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World Food Needs and the Optimal Allocations of Lands

  • Hubert, Marie-Helene
  • Moreaux, Michel

In order to assess the future world food demand/supply balance for the next century, in relation to the land uses, we develop a model in which the society has to supply two types of food demand, namely, processed crop products and meat and dairy products. From the supply side, the society can resort to different classes of land. Each class of land can be allocated wholly or partially either to crop cultivation or to pasture or last to be lain fallow. Primary crop production can be transformed either into processed crop products to satisfy final needs, or into intermediate livestock products used as inputs within the intensive industrial farming system. The livestock products can also be obtained from the extensive grazing system. The increase in world population together with the increase in the per capita income boost the final demand for food products. In order to meet the future food demands, the structure of the livestock production system should be modified, the share of the intensive production system having to be increased. With respect to the optimal allocation of land, we have established different degrees of land scarcity. More precisely, as the land is getting scarcer, the share of the livestock products stemming from the intensive production system is steadily increasing. Thus, the cropland is rising at the expense of pastureland. The shadow value assigned to the different land classes is steadily increasing throughout the next century.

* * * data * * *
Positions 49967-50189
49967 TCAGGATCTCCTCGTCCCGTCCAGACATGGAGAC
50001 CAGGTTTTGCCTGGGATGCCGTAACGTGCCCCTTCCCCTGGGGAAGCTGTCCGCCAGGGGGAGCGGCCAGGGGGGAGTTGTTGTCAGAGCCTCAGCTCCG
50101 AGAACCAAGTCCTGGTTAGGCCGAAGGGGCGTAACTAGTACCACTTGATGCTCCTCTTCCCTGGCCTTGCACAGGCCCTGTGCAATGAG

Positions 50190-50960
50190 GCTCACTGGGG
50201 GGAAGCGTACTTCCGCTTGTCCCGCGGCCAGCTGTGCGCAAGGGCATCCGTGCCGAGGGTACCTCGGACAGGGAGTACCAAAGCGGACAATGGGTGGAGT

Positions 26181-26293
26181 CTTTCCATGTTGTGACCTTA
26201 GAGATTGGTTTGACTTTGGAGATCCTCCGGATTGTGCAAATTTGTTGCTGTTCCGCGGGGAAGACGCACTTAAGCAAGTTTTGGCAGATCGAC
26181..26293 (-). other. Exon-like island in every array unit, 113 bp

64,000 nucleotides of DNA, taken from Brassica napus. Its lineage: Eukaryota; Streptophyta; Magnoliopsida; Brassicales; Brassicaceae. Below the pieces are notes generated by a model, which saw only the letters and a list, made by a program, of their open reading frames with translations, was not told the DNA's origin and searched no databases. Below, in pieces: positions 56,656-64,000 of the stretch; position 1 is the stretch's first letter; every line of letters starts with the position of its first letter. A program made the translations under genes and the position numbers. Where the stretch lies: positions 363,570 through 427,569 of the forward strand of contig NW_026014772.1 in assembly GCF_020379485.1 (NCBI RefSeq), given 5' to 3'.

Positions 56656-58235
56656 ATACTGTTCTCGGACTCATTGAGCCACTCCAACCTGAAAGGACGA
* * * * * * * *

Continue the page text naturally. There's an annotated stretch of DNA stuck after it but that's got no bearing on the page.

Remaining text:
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Paper provided by European Association of Agricultural Economists in its series 2005 International Congress, August 23-27, 2005, Copenhagen, Denmark with number 24627.

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Date of creation: 2005
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Handle: RePEc:ags:eaae05:24627
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